Published in The Hindu on June 14, 2012
Sixty per cent of the “global total” who do not have access to toilets live in India, and hence are forced to defecate in the open. In actual numbers, sixty per cent translates to 626 million. This makes India the number one country in the world where open defecation is practised. Indonesia with 63 million is a far second!
At 949 million in 2010 worldwide, vast majority of people practising open defecation live in rural areas. Though the number of rural people practising open defecation has reduced by 234 million in 2010 than in 1990, “those that continue to do so tend to be concentrated in a few countries, including India,” notes the 2012 update report of UNICEF and the World Health Organisation (WHO).
For instance, of the 2.4 lakh gram panchayats in the country, only a mere 24,000 are completely free of open defecation.
More than half of the 2.5 billion people without improved sanitation live in India or China. The high figure prevails even as four out of 10 people who have gained access to improved sanitation since 1990 live in these two countries.
“Rapidly-modernising India is drowning in its own excreta,” notes the New Delhi-based Sunita Narain, Director General of the Centre for Science and Environment in a Comment piece published on June 14 in Nature.
The only silver lining is the determination with which Rural Development Minister Jairam Ramesh intends to rid the country of open defecation within a decade. His endeavour got a shot in the arm recently when the Cabinet Committee on Economic Affairs increased the amount of money to be spent for household toilets in rural areas from Rs. 4,600 to Rs.10,000.
But increased spending alone will in no way turn out to be a magic bullet in solving the malaise of open defecation. Numerous examples from other countries serve as testimony to this. Bringing about a change in mindset is the paramount need.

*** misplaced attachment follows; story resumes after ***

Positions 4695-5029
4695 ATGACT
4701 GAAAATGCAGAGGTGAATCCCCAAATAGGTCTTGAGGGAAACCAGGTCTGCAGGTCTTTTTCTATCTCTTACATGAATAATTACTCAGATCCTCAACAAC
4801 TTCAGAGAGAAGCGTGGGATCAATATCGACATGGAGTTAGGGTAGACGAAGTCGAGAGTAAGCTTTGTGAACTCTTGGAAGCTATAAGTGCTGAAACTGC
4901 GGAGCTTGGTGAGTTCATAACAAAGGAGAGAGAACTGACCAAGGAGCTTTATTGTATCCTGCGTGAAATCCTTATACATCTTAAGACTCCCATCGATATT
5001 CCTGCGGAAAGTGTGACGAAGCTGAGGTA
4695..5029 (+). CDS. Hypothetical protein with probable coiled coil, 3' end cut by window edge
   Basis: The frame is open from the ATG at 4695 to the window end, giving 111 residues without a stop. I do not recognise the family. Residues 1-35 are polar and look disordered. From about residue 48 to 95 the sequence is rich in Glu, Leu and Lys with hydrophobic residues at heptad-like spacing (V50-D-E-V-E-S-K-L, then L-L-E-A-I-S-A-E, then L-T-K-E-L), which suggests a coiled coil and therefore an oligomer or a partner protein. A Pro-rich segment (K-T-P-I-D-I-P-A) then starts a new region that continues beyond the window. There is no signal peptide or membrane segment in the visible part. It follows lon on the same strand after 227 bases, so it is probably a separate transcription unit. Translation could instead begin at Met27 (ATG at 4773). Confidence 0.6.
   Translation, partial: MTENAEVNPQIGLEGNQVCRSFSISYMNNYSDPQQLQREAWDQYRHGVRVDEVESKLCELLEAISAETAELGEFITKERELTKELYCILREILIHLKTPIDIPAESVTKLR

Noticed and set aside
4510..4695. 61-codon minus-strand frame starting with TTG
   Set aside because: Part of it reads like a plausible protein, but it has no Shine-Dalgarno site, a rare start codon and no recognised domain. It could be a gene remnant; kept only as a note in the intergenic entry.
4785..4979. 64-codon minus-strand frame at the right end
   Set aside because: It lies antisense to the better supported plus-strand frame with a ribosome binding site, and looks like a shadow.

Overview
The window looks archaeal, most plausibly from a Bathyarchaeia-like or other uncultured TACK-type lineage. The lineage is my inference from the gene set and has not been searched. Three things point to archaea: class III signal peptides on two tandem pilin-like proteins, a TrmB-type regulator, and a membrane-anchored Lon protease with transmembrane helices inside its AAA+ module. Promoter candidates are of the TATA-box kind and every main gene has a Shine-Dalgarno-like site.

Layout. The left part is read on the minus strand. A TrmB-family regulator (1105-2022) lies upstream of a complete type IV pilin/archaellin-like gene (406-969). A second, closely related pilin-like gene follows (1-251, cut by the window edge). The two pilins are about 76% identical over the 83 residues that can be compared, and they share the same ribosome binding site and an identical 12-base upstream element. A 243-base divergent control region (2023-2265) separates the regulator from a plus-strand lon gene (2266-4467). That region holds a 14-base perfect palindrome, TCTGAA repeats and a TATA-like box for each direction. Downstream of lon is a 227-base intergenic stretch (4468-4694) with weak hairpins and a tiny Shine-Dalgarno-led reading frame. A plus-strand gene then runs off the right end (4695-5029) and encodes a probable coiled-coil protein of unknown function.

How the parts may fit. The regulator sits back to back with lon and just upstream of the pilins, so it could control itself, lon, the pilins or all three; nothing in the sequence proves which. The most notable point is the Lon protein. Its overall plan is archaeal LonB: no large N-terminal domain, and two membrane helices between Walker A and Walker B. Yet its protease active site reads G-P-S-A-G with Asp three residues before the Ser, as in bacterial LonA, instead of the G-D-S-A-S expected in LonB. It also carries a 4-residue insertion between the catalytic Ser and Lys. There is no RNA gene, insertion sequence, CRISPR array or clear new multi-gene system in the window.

Awareness of the link between open defection and diseases like diarrhoea will in one way change the way people defecate. After all, almost 10 per cent of all communicable diseases are linked to unsafe water and poor sanitation. According to WHO, open defecation is the “riskiest sanitation practice of all.”
According to the global health body, compared with 1990, more than two billion people have access to improved drinking water sources. Thus the Millennium Development Goal’s drinking water target has been reached — “over 2 billion people have gained access to improved water sources from 1990 to 2010, and the proportion of the global population still using unimproved sources is estimated at only 11 per cent.”
The fine print
But the fine print reveals the rider. WHO does not have the critical information about the safety of the drinking water, though. Since testing for microbial and chemical parameters to designate drinking waters as safe is expensive, WHO used a proxy indicator — measuring the proportion of the population using drinking water sources that supposedly are protected from contamination, particularly from faecal matter.
But access to drinking sources can hardly be a true indicator, as is the case in India. “Leaking and incomplete sewage systems contaminate rivers and lakes, causing diseases like cholera,” notes Nature. “Around 97 million Indians do not have access to clean drinking water.” The problem arises due to contamination of drinking water by leaked sewage. Sewage inevitably pollutes water bodies, both surface and aquifers.
According to the Comment, only a few facilities exist in the country to treat waste water. “Officially, the country has the capacity to treat 30 per cent of its waste water.” But in reality it is far less at “20 per cent.”
While ridding open defecation will go a long way in improving sanitation and reducing disease outbreaks, Sunita Narain makes a strong case for larger investments in sewage systems and effective use of water. The need for newer technologies cannot be ignored.
Current technologies use “large amounts of water to transport small amounts of excreta through expensive pipes to costly treatment plants, she states. This is “unworkable and unaffordable,” especially considering the fact that cities are growing at a rapid pace and infrastructure is always lagging behind.